Recession Puts Renewed Focus on Brand Development

March 10, 2010
Conference Board reports manufacturers need to make brand strategy adjustments amid declining consumer loyalty.

The economic downturn coupled with corporate misdeeds has soured consumer trust in businesses and their product lines, meaning manufacturers need to re-evaluate their brand strategies, according to a report released March 10 by the Conference Board.

Brands will be more difficult for corporations to manage in the post-recession economy, said John Dodds, director of global brand and communications for specialty gasses manufacturer Air Products and Chemicals Inc. and chair of The Conference Board Council of Corporate Brand Management.

"Companies simply won't be able to do things the way they always have," he said. "But they can succeed by adapting their brand strategy to reflect what changes the recession has brought to their business and what it might mean for customers. This will poise them for growth when the economy rebounds."

In the future, consumers will be more educated buyers and have much less brand loyalty or trust than before, according to the report, "Corporate Brands - Meeting the Challenges of Changing Times." Complicating matters for companies is the proliferation of social media Web sites that have enabled consumers to share information that often criticizes corporate brands.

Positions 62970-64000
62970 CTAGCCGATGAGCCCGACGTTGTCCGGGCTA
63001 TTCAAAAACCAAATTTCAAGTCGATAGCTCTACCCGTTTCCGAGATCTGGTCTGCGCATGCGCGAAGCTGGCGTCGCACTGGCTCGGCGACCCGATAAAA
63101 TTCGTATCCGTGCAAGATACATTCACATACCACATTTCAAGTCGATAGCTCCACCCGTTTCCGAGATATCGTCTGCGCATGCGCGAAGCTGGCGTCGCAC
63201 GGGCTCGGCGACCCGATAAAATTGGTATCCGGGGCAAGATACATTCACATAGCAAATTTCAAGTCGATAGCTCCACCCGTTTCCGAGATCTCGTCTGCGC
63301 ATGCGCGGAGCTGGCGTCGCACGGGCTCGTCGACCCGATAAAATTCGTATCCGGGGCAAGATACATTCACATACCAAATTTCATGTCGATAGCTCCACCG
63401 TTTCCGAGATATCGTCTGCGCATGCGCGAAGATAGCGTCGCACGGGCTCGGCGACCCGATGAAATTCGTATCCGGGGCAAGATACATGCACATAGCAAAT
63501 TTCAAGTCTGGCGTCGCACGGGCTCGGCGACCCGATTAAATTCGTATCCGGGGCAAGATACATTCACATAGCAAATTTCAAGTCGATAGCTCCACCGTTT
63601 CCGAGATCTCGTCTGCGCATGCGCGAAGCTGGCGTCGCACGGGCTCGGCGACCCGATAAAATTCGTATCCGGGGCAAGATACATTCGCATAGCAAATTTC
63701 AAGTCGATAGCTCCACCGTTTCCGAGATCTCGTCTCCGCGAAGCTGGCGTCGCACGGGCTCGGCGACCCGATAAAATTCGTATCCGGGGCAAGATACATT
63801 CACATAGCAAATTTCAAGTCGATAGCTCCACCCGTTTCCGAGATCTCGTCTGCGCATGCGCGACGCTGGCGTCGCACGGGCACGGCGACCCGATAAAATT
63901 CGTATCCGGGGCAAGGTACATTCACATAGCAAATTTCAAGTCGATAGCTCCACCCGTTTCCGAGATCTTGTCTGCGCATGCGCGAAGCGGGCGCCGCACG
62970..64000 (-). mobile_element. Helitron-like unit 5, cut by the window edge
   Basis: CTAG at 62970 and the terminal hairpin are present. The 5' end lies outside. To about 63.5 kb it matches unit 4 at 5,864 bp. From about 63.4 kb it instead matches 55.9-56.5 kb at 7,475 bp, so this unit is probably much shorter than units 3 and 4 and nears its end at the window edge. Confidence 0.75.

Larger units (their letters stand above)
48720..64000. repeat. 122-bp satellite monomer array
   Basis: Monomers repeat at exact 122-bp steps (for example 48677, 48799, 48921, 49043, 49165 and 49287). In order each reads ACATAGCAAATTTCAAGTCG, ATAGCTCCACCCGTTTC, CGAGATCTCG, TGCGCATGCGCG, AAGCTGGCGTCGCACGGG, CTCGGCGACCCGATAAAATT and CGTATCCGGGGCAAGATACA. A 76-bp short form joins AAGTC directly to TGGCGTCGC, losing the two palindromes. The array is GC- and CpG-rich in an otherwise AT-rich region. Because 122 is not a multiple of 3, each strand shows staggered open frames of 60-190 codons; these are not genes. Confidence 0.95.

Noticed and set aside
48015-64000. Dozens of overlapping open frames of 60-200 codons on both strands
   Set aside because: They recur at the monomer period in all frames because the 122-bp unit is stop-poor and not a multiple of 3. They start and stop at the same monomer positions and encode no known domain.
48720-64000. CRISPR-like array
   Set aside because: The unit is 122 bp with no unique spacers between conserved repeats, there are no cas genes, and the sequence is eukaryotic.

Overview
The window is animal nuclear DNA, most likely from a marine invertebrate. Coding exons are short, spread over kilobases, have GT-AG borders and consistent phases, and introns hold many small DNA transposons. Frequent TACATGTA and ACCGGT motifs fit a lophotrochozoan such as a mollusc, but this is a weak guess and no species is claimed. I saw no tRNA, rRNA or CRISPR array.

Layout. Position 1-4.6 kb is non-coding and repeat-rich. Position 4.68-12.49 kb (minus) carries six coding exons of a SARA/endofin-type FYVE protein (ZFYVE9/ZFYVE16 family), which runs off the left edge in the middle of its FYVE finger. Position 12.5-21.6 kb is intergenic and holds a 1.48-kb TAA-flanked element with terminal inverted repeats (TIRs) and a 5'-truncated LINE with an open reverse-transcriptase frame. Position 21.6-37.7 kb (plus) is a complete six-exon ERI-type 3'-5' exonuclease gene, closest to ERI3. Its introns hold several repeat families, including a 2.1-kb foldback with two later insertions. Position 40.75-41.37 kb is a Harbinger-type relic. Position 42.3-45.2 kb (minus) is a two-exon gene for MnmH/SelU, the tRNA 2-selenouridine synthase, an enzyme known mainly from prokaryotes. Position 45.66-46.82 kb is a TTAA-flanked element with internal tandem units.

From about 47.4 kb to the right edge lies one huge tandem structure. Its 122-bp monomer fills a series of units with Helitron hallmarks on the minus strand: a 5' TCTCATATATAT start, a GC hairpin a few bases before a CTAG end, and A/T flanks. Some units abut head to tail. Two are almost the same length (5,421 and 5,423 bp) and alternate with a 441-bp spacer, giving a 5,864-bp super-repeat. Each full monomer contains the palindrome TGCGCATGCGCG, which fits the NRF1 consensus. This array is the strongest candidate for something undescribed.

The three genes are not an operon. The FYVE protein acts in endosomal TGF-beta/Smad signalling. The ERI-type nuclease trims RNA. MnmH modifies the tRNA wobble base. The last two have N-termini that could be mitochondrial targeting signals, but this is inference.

Marketers will need to communicate to their CEOs the link between the brand and revenue and customer preservation, according to Jeffrey Burchill, CFO of FM Global, who addressed the Council as a guest. Executives may know there is positive value in corporate name recognition and a strong brand, but they are unsure how that relates to the bottom line, he said.

Branding professionals need to focus on strategy and impact related to revenue and customer retention in the short term and potential growth in the long term, Burchill said.

"Talk the language that the C-suite and especially the CFO understands, not the jargon of marketing and brand positioning," Burchill said.

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